Department of Veterans Affairs officials said the VA hospital in Manhattan suffered serious damage when Hurricane Sandy blew ashore last week, but all patients were moved in advance of the storm to other VA medical facilities.
“All VA facilities in [New York] are fully operational, to include Staten Island” except for the Manhattan location, said Josh Taylor, a VA spokesman.
In addition, VA medical centers in other states seriously affected by Sandy – New Jersey and Connecticut – also are fully operational, Taylor said.
More than 100 patients were moved from the Manhattan VA Medical Center to VA centers in Brooklyn, Bronx and Montrose, VA spokeswoman Jo Schuda said on Wednesday. Officials do not know how long before patients will be returned to Manhattan.
“Right now we’re only saying it will take ‘some time’ before patients can return and the hospital is operational,” she said.
The storm resulted in the hospital losing most of its electrical lighting in a building, damage to the pumps used for heating, flooded elevator shafts. and a non-working fire alarm system.
Officials are still trying to fully assess the damage and come up with an estimate of repair and replacement costs, Schuda said.
The VA in New York began moving patients out of the Manhattan hospital on Oct. 28, the day before Sandy came ashore in New Jersey.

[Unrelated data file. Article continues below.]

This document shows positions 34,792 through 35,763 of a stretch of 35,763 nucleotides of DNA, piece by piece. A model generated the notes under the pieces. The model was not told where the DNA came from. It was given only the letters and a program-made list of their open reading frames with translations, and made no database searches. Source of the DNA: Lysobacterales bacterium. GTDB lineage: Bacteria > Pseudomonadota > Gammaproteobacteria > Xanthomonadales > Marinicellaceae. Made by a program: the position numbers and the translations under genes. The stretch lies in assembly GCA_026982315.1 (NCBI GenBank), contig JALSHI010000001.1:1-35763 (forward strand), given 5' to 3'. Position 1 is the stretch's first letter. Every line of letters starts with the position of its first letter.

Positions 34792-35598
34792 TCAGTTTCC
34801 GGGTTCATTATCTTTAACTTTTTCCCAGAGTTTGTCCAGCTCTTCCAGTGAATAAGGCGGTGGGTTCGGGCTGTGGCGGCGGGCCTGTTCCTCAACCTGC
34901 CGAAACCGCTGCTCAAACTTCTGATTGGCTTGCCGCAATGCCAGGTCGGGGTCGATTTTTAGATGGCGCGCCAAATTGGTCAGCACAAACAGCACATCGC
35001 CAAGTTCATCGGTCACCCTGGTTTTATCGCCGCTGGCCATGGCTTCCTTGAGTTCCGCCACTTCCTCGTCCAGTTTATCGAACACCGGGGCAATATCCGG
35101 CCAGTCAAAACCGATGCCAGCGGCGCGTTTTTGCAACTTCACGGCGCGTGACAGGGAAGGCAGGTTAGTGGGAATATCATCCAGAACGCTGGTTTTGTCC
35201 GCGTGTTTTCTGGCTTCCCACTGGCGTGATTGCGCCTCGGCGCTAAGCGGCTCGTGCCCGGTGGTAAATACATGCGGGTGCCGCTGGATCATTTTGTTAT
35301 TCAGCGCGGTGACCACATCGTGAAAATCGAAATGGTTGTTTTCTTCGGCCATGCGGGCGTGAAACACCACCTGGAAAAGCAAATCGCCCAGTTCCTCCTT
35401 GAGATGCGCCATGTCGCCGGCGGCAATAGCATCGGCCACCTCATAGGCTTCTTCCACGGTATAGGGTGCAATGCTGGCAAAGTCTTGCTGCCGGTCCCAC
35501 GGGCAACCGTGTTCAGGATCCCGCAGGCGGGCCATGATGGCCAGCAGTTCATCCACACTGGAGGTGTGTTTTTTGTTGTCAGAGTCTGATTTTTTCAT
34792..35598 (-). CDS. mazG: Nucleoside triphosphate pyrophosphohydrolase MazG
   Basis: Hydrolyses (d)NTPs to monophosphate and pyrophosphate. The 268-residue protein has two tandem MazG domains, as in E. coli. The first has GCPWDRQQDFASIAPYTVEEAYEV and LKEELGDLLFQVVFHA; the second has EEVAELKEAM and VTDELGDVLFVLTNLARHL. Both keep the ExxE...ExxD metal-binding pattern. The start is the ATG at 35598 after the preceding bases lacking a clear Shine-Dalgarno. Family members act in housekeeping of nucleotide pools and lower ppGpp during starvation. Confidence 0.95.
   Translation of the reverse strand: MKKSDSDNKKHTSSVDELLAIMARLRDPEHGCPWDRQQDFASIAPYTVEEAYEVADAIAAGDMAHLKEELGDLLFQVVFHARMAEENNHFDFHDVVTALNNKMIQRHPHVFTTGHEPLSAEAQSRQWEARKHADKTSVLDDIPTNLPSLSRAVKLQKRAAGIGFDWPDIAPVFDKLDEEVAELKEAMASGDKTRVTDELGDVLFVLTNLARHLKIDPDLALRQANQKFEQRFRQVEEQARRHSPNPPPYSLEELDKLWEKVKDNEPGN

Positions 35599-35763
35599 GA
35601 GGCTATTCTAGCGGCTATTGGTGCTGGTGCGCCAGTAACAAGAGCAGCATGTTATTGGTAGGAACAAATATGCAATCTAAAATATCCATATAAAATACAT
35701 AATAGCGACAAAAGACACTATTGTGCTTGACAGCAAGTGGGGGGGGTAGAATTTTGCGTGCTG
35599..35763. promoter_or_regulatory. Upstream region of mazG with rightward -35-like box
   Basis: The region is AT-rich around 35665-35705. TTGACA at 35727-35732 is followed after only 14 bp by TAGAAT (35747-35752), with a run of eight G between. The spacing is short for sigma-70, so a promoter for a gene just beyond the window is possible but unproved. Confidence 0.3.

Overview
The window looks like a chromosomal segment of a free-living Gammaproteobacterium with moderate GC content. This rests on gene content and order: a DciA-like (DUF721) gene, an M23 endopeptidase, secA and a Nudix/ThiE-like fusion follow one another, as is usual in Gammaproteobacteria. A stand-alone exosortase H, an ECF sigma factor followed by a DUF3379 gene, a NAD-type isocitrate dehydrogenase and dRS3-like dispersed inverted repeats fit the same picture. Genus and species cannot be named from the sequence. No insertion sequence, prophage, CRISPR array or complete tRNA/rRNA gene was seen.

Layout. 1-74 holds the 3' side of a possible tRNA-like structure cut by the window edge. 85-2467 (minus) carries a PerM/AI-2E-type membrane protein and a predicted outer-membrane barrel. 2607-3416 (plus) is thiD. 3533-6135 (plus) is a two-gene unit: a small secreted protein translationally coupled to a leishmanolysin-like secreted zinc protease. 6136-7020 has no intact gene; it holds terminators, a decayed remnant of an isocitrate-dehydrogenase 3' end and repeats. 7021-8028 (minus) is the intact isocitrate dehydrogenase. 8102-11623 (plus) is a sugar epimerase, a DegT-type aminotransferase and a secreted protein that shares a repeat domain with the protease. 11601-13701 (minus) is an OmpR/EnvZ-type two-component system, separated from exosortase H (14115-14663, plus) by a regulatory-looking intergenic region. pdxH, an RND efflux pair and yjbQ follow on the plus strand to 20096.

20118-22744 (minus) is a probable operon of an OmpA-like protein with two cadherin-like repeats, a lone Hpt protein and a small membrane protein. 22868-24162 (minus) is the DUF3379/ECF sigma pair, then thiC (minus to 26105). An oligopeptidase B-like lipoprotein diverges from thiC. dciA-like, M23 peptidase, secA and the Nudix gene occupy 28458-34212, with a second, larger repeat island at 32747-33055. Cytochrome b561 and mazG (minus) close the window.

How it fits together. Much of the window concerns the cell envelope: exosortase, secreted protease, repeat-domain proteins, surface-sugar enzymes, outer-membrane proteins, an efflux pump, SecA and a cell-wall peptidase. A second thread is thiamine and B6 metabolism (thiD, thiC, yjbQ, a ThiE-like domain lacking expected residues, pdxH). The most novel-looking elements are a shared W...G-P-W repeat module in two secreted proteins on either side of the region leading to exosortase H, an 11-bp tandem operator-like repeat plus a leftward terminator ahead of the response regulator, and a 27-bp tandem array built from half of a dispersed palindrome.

Schuda said all employees on the day shift took part in the patient evacuation. Many accompanied patients to the receiving hospitals, she said.
But about 25 additional employees, supervisors and executives who staff the facility’s Incident Command Center, were also called in to help with the relocation. The actual transfers were carried out by contracted ambulance companies, she said.
Dr. Sheri Fink, who is also a journalist and author of War Hospital: A True Story of Surgery and Survival, reported that the VA had moved the last of its 132 patients out of the Manhattan building on Monday, but well before Sandy's arrival. It discharged those who could safely go home and transferred others to hospitals less threatened by rising waters.
She said the VA hospital’s evacuation contrasted with the chaotic relocation of patients from nearby New York University Hospital, which waited until 9:30 p.m. to begin moving people.
The VA’s New York Harbor System had prior experience with evacuating patients ahead of a storm, VA spokeswoman Jennifer Sammartino said in a Nov. 5 press statement. It also evacuated its patients ahead of Hurricane Irene last year.
“The first priority in these situations is always patient and employee safety,” she said.